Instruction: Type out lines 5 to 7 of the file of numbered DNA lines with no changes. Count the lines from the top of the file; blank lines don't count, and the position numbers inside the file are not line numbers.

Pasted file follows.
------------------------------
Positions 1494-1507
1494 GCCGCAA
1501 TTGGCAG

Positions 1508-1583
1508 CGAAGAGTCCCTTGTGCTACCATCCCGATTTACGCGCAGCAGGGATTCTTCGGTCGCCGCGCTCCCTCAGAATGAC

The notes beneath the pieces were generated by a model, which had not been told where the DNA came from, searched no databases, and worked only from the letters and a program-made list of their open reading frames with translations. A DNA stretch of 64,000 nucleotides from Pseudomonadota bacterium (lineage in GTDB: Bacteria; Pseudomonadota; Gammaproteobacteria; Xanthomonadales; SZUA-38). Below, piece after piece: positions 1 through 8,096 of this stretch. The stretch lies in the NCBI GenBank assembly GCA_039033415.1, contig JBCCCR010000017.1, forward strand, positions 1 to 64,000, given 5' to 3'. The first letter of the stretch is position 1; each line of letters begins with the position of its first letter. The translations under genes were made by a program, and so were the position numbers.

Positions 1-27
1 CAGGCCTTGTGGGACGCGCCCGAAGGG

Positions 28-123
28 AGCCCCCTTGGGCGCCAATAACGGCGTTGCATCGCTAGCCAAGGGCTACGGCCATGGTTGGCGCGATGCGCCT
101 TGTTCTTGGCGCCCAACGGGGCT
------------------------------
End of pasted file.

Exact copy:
1508 CGAAGAGTCCCTTGTGCTACCATCCCGATTTACGCGCAGCAGGGATTCTTCGGTCGCCGCGCTCCCTCAGAATGAC

The notes beneath the pieces were generated by a model, which had not been told where the DNA came from, searched no databases, and worked only from the letters and a program-made list of their open reading frames with translations. A DNA stretch of 64,000 nucleotides from Pseudomonadota bacterium (lineage in GTDB: Bacteria; Pseudomonadota; Gammaproteobacteria; Xanthomonadales; SZUA-38). Below, piece after piece: positions 1 through 8,096 of this stretch. The stretch lies in the NCBI GenBank assembly GCA_039033415.1, contig JBCCCR010000017.1, forward strand, positions 1 to 64,000, given 5' to 3'. The first letter of the stretch is position 1; each line of letters begins with the position of its first letter. The translations under genes were made by a program, and so were the position numbers.

Positions 1-27